When I make intro videos and website content to introduce my players to important background, I end up using a fair number of images pulled from the internet. These often need some editing (to remove cars, add cows, change colors, add chaos critters–you know, the important stuff.) I used to do most of that work on my Mac, but these days I find it just as easy to use my iPad to make the changes. There are a host of image manipulation apps out there, but here are a few of the ones I use most often:

PhotoPad: PhotoPad can crop, manipulate basic color and brightness settings, and add a few filters (like negative, sepia, or B&W.) It pulls pictures from your Photo library for quick editing and saves a copy back into the library when done. For images that will mostly work as-is, I turn to PhotoPad because its bare-bones functionality makes it the quickest app to use. If I have too many choices, I get caught up in fixing tiny cosmetic details that don’t really matter, and then five hours have gone by and I still haven’t done any of the statting for the encounters.

InifiFX: This app applies filters to existing image, adding effects such as blur, color change, edges, monochrome, or pencil sketch. It doesn’t do much else, but if you’re looking for a quick but dramatic change, this will do the trick. It will also add those filters to whole video clips.

SketchBook Pro: SBP remains one of the most popular drawing apps on the iPad, and it’s easy to see why. With fully-functional layers, several different brush options, and the ability to fine-tune the width and opacity of your strokes, SBP allows you to make some fairly sophisticated drawings or add carefully-crafted details to the pictures you already have. (Artistic talent is, unfortunately, not included.) Couple SBP with a stylus pen for even more precision. If you’re familiar with PhotoShop, SBP’s features will make sense to you, and you’ll find the transition from one to the other relatively easy.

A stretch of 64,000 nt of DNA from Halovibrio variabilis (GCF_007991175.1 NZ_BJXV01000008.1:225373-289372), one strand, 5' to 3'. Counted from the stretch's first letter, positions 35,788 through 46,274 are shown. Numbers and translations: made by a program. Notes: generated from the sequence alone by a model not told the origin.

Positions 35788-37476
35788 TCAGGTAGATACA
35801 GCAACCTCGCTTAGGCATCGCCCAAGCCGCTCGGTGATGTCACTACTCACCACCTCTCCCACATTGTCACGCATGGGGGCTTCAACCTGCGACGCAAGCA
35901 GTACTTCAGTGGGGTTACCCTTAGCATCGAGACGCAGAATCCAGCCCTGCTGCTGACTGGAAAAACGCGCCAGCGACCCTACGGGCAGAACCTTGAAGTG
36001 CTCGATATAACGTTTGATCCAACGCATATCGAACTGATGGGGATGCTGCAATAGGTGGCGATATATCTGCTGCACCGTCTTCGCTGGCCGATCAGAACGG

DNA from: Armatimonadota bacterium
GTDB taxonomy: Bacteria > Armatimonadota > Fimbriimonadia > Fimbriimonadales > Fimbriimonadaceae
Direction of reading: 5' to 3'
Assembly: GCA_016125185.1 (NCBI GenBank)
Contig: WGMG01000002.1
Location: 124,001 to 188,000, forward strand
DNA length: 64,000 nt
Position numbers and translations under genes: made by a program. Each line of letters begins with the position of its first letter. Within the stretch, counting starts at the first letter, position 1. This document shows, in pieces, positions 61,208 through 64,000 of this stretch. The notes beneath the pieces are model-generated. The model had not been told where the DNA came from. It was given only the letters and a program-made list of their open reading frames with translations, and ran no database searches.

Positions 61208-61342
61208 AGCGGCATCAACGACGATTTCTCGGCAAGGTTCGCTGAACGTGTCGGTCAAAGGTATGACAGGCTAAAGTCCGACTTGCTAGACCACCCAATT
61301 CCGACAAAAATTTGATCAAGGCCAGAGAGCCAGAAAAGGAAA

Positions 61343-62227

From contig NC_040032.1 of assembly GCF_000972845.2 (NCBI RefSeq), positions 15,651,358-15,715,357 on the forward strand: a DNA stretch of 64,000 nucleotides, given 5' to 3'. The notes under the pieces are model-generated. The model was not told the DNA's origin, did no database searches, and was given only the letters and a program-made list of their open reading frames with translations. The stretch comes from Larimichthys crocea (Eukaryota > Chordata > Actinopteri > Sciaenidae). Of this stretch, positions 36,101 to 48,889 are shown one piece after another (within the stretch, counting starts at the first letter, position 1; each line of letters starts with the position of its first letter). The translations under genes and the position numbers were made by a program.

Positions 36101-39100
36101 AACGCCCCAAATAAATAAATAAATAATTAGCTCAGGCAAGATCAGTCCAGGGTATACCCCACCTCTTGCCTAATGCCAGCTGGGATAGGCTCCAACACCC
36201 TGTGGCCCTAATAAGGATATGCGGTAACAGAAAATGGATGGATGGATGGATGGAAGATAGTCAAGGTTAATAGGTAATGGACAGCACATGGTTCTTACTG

Sketch Club: I just downloaded Sketch Club, a neat little app that does some of the crosshatching/shading work for you as you draw. It has an interesting set of pens (including an auto-smoothing drawing brush, a pixellated brush for retro images, and a smudge brush;) the ability to set layer blending options (screen, overlay, darken, lighten, dodge;) and a handy option to mirror what you’re currently drawing along either a horizontal or vertical axis. Sketch Club thus offers some functionality for those who want to draw freehand that SBP does not. One of Sketch Club’s most promising features is its zooming layers, which let you zoom into a small part of the drawing to work at a size that makes creating detail easy, then zoom back out and place that detail in the overall image at the correct scale. Finally, Sketch Club allows you to record your drawing session if you want to share your techniques with your friends.

A few choice filters can make a modern photograph look hand-drawn or antiquated, so knowing how to use some basic features of the art software available to you can open up a much wider range of images that will seem appropriately Warhammery (or Pathfindery or Dungeony or MouseGuardy.) If no suitable image pops up on Google, you can quickly create a sketch of your own. Once you get good with the programs you use most often, editing or creating images takes only a couple of minutes and will provide you with evocative handouts or interesting visual puzzles for your players.

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